The subject of gender can be a very personal subject and the subject of gender is discussed among the LGBTQIA+ community.
The LGBTQIA Allyship is
the practice of confronting heterosexism, sexism, genderism, allosexism, and monosexism in oneself and others out of self-interest and a concern for the well being of lesbian, gay, bisexual, transgender, queer, intersex and asexual people. Is founded on the belief and believes that dismantling heterosexism, monosexism, trans oppression/trans misogyny/cissexism and allosexism is a social justice issue (see the UCDavis link above)
The social sciences have a branch devoted to gender studies. Other sciences, such as sexology and neuroscience, are also interested in the subject.
The social sciences sometimes approach gender as a social construct, and gender studies particularly do, while research in the natural sciences investigates whether biological differences in males and females influence the development of gender in humans; both inform debate about how far biological differences influence the formation of gender identity. In some English literature, there is also a trichotomy between biological sex, psychological gender, and social gender role. This framework first appeared in a feminist paper on transsexualism (Yudkin, 1978).
There is the binary gender (male or female) and some identify themselves under a third (non-binary) gender of either:
- gender fluid,
- genderfree, or
See also: Gender Identity
Gender identity vs Sexual Orientation
Gender identity is separate from sexual or romantic orientation, and non-binary people have a variety of sexual orientations, just as transgender and cisgender people do.
A non-binary gender is not associated with a specific gender expression, such as androgyny. Non-binary people as a group have a wide variety of gender expressions. People who are non-binary have gender identities that are not exclusively masculine or feminine. They may identify as having an overlap of gender identities, having two or more genders, having no gender, having a fluctuating gender identity, or being third gender or other-gendered. Recognition of non-binary genders is still somewhat new to mainstream Western culture (McGee & Warms, 2011).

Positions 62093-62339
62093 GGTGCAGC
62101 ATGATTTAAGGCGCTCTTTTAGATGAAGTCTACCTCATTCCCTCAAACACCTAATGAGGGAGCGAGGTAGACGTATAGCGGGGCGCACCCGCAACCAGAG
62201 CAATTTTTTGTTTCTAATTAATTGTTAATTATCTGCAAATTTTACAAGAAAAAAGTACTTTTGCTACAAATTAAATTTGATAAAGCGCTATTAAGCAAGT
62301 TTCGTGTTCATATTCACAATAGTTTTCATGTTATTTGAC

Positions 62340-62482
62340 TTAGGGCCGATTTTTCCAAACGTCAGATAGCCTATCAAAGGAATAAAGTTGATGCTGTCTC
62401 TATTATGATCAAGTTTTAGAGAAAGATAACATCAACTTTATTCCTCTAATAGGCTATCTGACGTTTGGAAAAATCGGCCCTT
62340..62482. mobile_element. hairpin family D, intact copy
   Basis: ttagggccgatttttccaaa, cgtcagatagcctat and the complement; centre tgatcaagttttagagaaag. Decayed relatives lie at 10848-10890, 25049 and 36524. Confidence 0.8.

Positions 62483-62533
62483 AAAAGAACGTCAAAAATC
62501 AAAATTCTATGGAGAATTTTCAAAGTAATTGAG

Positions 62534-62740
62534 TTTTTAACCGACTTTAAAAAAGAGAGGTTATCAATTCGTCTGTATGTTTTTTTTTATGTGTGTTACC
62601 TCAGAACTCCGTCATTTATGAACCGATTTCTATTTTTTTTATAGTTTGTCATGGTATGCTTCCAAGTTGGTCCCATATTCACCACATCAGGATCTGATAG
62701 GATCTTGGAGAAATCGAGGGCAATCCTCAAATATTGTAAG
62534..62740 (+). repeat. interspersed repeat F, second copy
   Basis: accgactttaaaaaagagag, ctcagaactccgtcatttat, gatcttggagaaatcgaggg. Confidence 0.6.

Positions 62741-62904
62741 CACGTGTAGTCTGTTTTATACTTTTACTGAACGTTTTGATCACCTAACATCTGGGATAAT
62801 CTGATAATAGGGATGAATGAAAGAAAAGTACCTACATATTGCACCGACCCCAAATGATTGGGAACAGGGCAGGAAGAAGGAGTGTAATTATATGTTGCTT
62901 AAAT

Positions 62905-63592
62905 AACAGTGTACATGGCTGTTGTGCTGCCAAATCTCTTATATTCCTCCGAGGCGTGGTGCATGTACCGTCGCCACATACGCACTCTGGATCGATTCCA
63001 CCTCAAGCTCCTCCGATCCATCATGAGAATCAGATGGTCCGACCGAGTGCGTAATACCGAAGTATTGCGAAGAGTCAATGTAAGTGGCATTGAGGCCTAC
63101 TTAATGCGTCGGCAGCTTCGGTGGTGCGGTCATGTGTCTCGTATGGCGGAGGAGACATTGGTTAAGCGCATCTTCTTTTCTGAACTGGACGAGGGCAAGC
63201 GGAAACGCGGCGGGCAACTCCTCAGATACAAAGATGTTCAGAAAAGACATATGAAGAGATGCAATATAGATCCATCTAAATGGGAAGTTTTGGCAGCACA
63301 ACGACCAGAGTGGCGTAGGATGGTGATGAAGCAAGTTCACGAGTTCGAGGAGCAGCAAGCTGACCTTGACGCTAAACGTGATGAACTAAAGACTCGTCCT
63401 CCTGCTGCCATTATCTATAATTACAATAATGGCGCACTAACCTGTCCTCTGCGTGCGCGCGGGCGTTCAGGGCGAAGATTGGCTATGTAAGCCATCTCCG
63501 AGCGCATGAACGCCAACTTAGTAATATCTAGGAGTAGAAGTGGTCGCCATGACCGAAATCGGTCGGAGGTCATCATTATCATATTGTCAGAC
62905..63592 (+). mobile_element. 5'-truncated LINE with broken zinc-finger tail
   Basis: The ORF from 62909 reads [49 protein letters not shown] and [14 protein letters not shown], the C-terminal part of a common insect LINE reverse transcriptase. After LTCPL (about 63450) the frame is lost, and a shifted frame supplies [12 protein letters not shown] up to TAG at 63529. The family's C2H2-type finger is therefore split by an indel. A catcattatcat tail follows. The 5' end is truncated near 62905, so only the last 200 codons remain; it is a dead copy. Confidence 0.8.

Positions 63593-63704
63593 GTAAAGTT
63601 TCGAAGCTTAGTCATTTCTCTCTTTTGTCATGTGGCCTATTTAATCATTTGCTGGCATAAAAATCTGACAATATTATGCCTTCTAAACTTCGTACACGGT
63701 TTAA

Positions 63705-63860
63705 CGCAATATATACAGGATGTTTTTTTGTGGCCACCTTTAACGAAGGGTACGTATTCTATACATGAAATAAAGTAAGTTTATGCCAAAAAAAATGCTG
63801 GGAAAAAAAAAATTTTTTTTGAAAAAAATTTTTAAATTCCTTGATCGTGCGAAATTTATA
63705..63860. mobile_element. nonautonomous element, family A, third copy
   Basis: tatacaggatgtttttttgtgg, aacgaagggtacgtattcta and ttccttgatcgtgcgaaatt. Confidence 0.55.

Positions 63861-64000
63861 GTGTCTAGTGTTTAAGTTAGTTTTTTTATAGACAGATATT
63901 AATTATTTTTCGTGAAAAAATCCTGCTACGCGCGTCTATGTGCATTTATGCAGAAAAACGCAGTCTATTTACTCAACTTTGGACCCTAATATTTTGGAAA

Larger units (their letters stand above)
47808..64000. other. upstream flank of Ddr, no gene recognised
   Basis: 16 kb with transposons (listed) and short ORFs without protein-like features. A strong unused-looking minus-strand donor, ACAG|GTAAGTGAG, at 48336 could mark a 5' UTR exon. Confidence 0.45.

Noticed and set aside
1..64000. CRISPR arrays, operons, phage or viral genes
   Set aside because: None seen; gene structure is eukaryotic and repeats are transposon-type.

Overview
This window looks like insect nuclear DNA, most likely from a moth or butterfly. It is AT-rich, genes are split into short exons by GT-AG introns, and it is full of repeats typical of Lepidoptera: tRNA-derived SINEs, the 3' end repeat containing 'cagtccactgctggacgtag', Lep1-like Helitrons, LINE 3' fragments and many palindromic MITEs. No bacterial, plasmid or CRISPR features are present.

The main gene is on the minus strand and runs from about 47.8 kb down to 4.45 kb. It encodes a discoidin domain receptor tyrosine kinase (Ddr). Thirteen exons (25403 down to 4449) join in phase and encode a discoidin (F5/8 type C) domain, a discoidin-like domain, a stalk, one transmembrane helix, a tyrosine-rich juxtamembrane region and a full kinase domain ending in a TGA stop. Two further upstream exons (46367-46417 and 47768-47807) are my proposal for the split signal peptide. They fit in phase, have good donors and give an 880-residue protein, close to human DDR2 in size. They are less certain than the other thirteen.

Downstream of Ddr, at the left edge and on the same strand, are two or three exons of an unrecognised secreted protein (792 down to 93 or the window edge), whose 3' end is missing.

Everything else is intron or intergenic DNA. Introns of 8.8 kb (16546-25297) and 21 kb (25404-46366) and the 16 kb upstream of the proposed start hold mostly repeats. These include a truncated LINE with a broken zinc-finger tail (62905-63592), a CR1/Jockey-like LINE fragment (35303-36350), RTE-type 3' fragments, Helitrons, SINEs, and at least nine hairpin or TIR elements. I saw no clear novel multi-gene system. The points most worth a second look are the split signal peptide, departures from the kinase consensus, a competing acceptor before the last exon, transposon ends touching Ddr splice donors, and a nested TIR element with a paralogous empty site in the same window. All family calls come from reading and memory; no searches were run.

Gender Identity and Society
Historically, many if not most societies have recognized only two distinct, broad classes of gender roles, a binary of masculine and feminine, largely corresponding to the biological sexes of male and female.
Most cultures currently construct their societies based on the understanding of gender binary—the two gender categorizations (male and female). Such societies divide their population based on biological sex assigned to individuals at birth to begin the process of gender socialization. (Nadal, 2017).
In addition to these traditionally recognized third genders, many cultures now recognize, to differing degrees, various non-binary gender identities.
Gender neutrality is a movement to end discrimination of gender altogether in society through means of gender-neutral language, the end of sex segregation, and other means.
Genders can only be quantified to a certain extent. As indicated, there are binary and non-binary genders. Binary being male or female and non-binary being others which don’t follow the binary convention. So, you could say there are three genders, but that is oversimplified. The genders in the third (non-binary) gender category is numerous, and can be bigger than the list I provided. It is all down to how people identify themselves in the way of gender.
McGee, R. J. & Warms, R. L. (2011). Anthropological Theory: An Introductory History. New York: McGraw Hill.
Nadal, K. L. (2017). The SAGE Encyclopedia of Psychology and Gender
Yudkin, M. (1978). Transsexualism and women: A critical perspective. Feminist Studies. 4(3): 97–106. doi:10.2307/3177542 jstor: 3177542